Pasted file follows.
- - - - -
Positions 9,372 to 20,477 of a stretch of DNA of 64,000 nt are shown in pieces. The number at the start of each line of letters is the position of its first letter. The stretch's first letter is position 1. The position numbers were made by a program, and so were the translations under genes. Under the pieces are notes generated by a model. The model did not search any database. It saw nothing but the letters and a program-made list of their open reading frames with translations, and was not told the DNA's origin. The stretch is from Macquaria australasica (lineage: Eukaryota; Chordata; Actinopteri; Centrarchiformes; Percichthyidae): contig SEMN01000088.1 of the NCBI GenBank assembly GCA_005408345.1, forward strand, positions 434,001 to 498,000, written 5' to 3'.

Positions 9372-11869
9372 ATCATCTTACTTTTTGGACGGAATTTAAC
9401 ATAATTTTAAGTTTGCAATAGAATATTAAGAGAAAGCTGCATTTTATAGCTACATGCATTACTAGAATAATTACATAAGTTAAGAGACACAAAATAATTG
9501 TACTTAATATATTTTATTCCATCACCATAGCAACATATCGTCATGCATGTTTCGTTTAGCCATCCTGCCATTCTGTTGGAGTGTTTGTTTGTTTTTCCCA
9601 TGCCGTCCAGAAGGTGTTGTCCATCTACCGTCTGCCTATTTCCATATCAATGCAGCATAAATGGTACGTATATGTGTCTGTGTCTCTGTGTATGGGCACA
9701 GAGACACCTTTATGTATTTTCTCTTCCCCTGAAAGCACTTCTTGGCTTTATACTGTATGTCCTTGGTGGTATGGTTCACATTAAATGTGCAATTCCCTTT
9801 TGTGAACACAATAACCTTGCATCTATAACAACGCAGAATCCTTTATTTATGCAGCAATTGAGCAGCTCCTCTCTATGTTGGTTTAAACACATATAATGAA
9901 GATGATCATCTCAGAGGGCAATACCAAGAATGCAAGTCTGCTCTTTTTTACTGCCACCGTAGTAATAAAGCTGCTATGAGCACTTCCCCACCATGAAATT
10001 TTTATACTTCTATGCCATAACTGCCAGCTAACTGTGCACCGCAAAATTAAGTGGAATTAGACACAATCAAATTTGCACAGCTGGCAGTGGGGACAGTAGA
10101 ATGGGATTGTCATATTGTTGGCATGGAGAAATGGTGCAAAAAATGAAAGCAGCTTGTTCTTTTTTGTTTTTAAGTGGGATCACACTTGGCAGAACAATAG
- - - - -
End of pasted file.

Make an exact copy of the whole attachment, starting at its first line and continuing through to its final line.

Positions 9,372 to 20,477 of a stretch of DNA of 64,000 nt are shown in pieces. The number at the start of each line of letters is the position of its first letter. The stretch's first letter is position 1. The position numbers were made by a program, and so were the translations under genes. Under the pieces are notes generated by a model. The model did not search any database. It saw nothing but the letters and a program-made list of their open reading frames with translations, and was not told the DNA's origin. The stretch is from Macquaria australasica (lineage: Eukaryota; Chordata; Actinopteri; Centrarchiformes; Percichthyidae): contig SEMN01000088.1 of the NCBI GenBank assembly GCA_005408345.1, forward strand, positions 434,001 to 498,000, written 5' to 3'.

Positions 9372-11869
9372 ATCATCTTACTTTTTGGACGGAATTTAAC
9401 ATAATTTTAAGTTTGCAATAGAATATTAAGAGAAAGCTGCATTTTATAGCTACATGCATTACTAGAATAATTACATAAGTTAAGAGACACAAAATAATTG
9501 TACTTAATATATTTTATTCCATCACCATAGCAACATATCGTCATGCATGTTTCGTTTAGCCATCCTGCCATTCTGTTGGAGTGTTTGTTTGTTTTTCCCA
9601 TGCCGTCCAGAAGGTGTTGTCCATCTACCGTCTGCCTATTTCCATATCAATGCAGCATAAATGGTACGTATATGTGTCTGTGTCTCTGTGTATGGGCACA
9701 GAGACACCTTTATGTATTTTCTCTTCCCCTGAAAGCACTTCTTGGCTTTATACTGTATGTCCTTGGTGGTATGGTTCACATTAAATGTGCAATTCCCTTT
9801 TGTGAACACAATAACCTTGCATCTATAACAACGCAGAATCCTTTATTTATGCAGCAATTGAGCAGCTCCTCTCTATGTTGGTTTAAACACATATAATGAA
9901 GATGATCATCTCAGAGGGCAATACCAAGAATGCAAGTCTGCTCTTTTTTACTGCCACCGTAGTAATAAAGCTGCTATGAGCACTTCCCCACCATGAAATT
10001 TTTATACTTCTATGCCATAACTGCCAGCTAACTGTGCACCGCAAAATTAAGTGGAATTAGACACAATCAAATTTGCACAGCTGGCAGTGGGGACAGTAGA
10101 ATGGGATTGTCATATTGTTGGCATGGAGAAATGGTGCAAAAAATGAAAGCAGCTTGTTCTTTTTTGTTTTTAAGTGGGATCACACTTGGCAGAACAATAG